This month sees the re-release of three movies by Paolo and Vittorio Taviani. As ever this dual format box set is grotesquely overpriced (the same films are available in the US at less than half what Arrow Films are charging). Nonetheless these are three superb movies from two of the heavy-hitters of Italian left wing cinema.
Padre Padrone (1977) is probably the most famous of the three, and the most straightforward. Using many of the techniques of Neo-Realism it tells the profoundly moving story of the poverty and brutality of life in 19th century Sardinia. It is an unforgettable movie which manages to combine deep visual lyricism with a seething anger.
The Night of San Lorenzo (1981) is set at the end of the Second World War. It tells the story of a massacre by the Nazis and their Blackshirt allies and the retaliation by Italian partisans. That alone makes it an almost unique movie — since the glory days of Roberto
Rossellini, left wing Italian film makers have eschewed making movies about the partisans.
The Tavianis tell their story with a savage honesty — we are not denied the pleasure of watching as a teenage Blackshirt is executed out of hand by the partisans. But it is typical of the Tavianis’ artistic daring that we see this through the eyes of a child.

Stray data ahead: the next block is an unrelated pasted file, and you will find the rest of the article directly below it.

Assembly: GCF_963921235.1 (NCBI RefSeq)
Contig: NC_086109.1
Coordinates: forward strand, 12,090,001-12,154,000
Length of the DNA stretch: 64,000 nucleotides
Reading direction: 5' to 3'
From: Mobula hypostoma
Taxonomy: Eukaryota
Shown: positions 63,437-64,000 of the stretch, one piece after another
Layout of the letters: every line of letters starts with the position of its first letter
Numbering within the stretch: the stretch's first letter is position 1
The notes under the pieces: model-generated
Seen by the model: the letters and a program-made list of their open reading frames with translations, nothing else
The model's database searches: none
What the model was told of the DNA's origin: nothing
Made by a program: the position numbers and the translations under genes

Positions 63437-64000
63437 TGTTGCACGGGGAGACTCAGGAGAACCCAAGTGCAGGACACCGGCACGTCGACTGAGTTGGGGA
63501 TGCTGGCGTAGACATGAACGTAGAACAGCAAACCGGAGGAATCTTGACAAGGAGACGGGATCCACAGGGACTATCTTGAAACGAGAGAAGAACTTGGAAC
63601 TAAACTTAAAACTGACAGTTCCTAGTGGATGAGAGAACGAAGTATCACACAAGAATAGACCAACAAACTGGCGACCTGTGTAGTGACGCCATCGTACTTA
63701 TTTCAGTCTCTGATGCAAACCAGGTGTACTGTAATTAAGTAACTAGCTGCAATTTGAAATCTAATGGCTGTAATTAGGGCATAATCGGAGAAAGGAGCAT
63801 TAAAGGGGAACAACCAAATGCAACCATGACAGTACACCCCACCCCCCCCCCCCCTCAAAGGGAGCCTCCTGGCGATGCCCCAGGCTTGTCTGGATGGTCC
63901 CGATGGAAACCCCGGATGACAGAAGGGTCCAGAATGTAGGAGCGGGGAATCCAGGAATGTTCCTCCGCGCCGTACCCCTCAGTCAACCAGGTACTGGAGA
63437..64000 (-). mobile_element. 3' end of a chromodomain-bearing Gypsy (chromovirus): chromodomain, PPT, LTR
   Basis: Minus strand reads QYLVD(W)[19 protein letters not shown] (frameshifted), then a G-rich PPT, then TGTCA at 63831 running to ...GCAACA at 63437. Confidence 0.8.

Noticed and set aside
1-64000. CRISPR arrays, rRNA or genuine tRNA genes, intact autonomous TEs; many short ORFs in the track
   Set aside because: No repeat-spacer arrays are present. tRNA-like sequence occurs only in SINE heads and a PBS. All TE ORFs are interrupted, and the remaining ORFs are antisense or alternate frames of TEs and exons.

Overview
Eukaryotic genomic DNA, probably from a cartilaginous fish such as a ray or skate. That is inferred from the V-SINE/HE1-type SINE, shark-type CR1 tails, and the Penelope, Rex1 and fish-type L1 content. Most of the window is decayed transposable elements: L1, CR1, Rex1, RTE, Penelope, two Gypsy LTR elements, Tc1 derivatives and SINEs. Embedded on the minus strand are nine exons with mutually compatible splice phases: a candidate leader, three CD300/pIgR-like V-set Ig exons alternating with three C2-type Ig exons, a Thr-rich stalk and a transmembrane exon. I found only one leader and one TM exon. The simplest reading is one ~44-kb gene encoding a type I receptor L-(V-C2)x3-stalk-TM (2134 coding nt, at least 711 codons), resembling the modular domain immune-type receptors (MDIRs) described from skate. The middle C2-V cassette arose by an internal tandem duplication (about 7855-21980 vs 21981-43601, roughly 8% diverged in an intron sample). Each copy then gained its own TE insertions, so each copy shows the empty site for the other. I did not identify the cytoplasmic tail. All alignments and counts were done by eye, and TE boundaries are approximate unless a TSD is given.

Many critics have lazily compared this wonderful movie to “magic realism” but US film critic Pauline Kael was much closer to the truth when she called it “hallucinated realism”.
That same fusion of realism and dream-like imagination is allowed its full rein in Kaos (1984), which is widely considered to be one of the masterpieces of European cinema. It is a wild, narcotic film set in 19th century Sicily that fuses together four stories from writer Luigi Pirandello.
It is shot with a ravishing beauty but on the surface this is the least political of the three movies; one of the four stories is played for laughs and another is a variant on the Gothic spine-chiller. Only the final story, Requiem, seems to have any political heft.
But watching these three movies together we can measure the full achievement of the Tavianis. It is no accident that these movies were made in the 1970s and 80s, a time when everyday political militancy in Italy was at a postwar high.
While the corrupt and cynical Christian Democrat governments (usually driven by the Mafia-owned Giulio Andreotti) tried to rebrand Italy as a modern democracy of style and sophistication exemplified by fashion brands such as Armani and Versace, the Tavianis and other radical Italian filmmakers instead told stories showing Italy as a land of class viciousness, superstition and crime.
While Francesco Rosi and Elio Petri made movies about contemporary Italy, the Tavianis contested the tourist-brochure image of Italian rural history. And they did it with an audacity and imagination which are still breath-taking today.
So £40 is a lot of money to pay for three old foreign language movies. But these are rich and challenging films which you might find yourself coming back to again and again.